WHO Declares Aspartame as 'Possible Carcinogen': Here's What That Really Means

14 Jul 2023 • The International Agency for Research on Cancer (IARC) announced today that it has officially classified the artificial sweetener aspartame as a possible carcinogen. Citing 'limited evidence' for carcinogenicity in humans, IARC classified aspartame as possibly carcinogenic to humans (IARC Group 2B) and JECFA reaffirmed the acceptable daily intake of 40 mg/kg body weight.

Aspartame is an artificial (chemical) sweetener widely used in various food and beverage products since the 1980s, including diet drinks, chewing gum, gelatin, ice cream, dairy products such as yogurt, breakfast cereal, toothpaste and medications such as cough drops and chewable vitamins.

JECFA concluded that the data evaluated indicated no sufficient reason to change the previously established acceptable daily intake (ADI) of 0–40 mg/kg body weight for aspartame. The committee therefore reaffirmed that it is safe for a person to consume within this limit per day. For example, with a can of diet soft drink containing 200 or 300 mg of aspartame, an adult weighing 70kg would need to consume more than 9–14 cans per day to exceed the acceptable daily intake, assuming no other intake from other food sources.

This was the first time that IARC has evaluated aspartame and the third time for JECFA. “The assessments of aspartame have indicated that, while safety is not a major concern at the doses which are commonly used, potential effects have been described that need to be investigated by more and better studies.” said Dr Francesco Branca, Director of the Department of Nutrition and Food Safety, WHO.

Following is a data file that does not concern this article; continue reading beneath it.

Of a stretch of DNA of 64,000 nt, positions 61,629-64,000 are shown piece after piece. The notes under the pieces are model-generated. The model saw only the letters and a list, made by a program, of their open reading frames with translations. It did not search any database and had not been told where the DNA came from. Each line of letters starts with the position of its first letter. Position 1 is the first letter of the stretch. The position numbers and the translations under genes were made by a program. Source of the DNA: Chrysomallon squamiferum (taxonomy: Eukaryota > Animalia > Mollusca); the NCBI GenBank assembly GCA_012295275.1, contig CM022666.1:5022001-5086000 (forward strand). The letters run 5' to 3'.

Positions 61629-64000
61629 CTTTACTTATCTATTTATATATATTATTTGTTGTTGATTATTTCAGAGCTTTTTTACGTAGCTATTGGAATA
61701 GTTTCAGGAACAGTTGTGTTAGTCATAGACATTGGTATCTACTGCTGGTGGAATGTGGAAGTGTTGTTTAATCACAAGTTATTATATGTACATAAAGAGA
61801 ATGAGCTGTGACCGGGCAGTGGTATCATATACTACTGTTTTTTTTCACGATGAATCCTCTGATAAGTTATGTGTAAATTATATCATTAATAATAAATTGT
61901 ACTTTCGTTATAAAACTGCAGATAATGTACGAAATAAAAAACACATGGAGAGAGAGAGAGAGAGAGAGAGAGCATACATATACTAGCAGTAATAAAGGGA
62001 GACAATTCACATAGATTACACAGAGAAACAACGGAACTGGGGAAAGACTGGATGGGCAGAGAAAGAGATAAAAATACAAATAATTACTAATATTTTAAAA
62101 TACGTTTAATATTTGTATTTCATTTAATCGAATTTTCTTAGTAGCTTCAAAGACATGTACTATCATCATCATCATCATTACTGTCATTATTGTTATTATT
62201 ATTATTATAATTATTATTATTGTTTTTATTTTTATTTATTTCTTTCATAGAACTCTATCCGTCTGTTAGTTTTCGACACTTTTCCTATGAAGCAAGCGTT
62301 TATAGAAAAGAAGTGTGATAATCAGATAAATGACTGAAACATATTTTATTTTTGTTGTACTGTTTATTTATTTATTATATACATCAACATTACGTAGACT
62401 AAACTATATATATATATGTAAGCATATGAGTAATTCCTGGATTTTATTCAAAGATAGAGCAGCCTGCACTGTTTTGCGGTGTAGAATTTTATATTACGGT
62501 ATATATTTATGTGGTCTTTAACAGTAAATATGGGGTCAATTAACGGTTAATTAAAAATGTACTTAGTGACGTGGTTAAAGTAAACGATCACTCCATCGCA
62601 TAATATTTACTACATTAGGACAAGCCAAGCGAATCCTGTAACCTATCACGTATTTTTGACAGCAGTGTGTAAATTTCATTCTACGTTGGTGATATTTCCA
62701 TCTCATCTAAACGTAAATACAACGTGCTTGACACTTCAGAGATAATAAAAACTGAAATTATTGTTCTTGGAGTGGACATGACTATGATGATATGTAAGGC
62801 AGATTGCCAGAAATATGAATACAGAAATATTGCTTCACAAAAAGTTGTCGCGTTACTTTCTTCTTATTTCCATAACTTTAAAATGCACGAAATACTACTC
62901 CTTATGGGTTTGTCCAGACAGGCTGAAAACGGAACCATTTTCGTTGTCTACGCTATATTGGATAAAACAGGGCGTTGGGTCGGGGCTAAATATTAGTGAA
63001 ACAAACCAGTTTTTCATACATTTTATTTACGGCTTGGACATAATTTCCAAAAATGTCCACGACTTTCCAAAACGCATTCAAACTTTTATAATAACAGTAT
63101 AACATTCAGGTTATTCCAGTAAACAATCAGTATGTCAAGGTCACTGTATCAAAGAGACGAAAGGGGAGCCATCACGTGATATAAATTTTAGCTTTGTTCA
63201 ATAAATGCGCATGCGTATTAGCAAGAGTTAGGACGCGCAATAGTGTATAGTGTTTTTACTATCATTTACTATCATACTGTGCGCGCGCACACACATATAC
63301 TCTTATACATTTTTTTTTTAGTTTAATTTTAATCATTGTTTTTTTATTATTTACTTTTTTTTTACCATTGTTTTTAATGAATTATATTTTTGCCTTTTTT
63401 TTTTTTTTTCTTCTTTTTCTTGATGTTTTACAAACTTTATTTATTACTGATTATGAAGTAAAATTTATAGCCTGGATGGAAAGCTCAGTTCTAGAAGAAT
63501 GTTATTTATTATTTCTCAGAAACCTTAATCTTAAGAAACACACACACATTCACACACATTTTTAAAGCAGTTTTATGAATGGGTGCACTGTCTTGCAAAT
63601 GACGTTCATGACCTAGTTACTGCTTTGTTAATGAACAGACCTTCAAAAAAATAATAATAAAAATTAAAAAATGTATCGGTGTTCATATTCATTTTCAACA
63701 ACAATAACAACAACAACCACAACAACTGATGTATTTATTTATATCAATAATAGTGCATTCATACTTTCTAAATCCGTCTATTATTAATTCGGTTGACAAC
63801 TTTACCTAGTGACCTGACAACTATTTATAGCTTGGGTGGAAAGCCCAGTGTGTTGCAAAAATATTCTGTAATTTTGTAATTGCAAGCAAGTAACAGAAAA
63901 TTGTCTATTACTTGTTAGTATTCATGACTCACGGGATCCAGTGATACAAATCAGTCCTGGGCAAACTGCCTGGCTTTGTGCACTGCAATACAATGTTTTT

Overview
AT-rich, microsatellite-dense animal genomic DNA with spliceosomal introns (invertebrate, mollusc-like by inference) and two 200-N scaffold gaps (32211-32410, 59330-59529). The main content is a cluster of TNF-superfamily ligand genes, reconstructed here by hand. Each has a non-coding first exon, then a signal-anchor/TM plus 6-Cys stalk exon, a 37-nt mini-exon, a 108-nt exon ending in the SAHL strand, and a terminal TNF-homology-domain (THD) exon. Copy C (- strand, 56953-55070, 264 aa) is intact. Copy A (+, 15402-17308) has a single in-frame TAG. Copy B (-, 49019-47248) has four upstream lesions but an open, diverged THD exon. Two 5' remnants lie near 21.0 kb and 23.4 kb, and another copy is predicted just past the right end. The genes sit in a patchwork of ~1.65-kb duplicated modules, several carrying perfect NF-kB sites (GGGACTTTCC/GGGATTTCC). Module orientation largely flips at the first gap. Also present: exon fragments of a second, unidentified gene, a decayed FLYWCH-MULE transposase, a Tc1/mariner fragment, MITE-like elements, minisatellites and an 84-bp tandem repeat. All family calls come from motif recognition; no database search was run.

The strength-of-evidence classification in Group 2B is the third highest level out of 4 levels, and it is generally used either when there is limited, but not convincing, evidence for cancer in humans or convincing evidence for cancer in experimental animals, but not both.

Although the studies were of "high quality and controlled for many potential confounders," the Working Group concluded that "chance, bias, or confounding could not be ruled out with reasonable confidence." Thus, the evidence for cancer in humans was deemed "limited" for hepatocellular carcinoma and "inadequate" for other cancer types," the group explained.

Source: WHO| Read full story

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